For cooperatives that do not have their own mill, logs are sold to sawmills to be
converted into lumber. All of the study cooperatives have this experience in common.
The cooperatives from Quebrada Honda, Chaguite Grande, and Protección had similar
problems. They all made commitments to sell to one mill. Protección was convinced to
sign a contract, and afterwards they could not sell to buyers offering better prices.
Chaguite Grande and Quebrada Honda used credit with the sawmill as a guarantee for
COHDEFOR, which obligated them to sell to that mill. Villa Santa and Guadalupe were
free to sell to the highest bidder.
The question of whether a sawmill is worth the risk for a cooperative is difficult.
Mistakes can be painful and expensive. The mill built in Chaguite Grande was imported
from Brazil and paid for by FAO. It was steam-powered and used wood scraps for fuel.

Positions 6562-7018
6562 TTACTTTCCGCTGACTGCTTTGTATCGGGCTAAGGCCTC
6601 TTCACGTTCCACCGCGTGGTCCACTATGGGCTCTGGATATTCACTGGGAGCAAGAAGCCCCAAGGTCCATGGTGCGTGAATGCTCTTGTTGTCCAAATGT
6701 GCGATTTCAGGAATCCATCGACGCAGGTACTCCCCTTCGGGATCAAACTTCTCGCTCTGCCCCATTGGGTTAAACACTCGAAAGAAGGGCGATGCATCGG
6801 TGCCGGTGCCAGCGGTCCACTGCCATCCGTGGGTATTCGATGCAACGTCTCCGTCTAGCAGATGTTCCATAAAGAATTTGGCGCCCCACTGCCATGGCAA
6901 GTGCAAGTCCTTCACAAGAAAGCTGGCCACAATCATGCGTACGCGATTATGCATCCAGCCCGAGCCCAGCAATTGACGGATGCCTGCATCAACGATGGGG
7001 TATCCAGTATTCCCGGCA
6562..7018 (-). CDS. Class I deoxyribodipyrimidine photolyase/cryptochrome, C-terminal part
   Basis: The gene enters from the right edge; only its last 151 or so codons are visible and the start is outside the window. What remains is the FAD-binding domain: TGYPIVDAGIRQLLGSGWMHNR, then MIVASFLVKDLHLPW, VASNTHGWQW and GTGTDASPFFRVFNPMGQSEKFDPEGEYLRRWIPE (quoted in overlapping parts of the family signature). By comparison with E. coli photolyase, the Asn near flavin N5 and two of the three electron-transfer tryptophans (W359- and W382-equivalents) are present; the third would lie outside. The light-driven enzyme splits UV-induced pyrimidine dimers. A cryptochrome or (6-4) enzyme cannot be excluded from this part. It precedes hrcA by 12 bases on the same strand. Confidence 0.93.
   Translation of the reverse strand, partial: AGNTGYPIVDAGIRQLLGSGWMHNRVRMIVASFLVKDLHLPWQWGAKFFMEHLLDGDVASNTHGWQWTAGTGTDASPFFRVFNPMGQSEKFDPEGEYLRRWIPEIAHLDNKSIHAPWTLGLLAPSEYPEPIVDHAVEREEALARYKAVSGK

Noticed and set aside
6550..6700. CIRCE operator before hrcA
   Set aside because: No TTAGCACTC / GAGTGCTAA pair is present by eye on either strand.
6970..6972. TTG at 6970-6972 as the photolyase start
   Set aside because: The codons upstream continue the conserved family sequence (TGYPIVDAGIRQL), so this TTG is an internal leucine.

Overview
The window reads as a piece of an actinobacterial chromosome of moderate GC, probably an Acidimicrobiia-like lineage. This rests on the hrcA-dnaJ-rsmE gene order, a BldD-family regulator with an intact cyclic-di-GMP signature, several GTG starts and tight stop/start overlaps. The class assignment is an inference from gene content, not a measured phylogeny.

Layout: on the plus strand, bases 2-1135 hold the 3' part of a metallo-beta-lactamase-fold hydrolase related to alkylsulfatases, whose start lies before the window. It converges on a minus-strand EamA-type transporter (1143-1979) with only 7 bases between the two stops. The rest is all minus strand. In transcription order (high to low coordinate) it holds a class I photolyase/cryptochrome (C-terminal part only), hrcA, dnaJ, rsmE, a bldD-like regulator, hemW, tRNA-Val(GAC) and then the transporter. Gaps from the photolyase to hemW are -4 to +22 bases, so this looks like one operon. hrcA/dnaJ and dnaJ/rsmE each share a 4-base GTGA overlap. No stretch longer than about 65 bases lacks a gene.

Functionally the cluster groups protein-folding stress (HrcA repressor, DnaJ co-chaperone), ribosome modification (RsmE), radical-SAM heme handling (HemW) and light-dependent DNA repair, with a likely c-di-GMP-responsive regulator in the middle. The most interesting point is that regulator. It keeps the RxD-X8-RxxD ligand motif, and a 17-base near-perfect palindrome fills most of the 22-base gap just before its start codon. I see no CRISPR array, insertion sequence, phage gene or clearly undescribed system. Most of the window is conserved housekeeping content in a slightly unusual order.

It functioned well, but the cooperative was not able to supply the mill with logs on a
consistent basis because of the sporadic nature of their harvesting contracts. Nor was
great importance placed on obtaining material to process at the mill. This may be
because the cooperative had not invested anything in it. One cooperative member said,
“We never used it unless COHDEFOR gave us a venta and told us to start working. They
usually did that when they were going to bring someone important to see our great
project working. They would say, ‘See how nice the campesinos are working.’ They
only gave us a venta if they were going to bring someone up. After that, nothing.” The
boiler of the sawmill eventually needed a major repair, but no one knew where to find
replacement parts. That was the end of the sawmill. All useful parts were stripped and
sold, and now the mill is just a roof with some rusty remnants under it.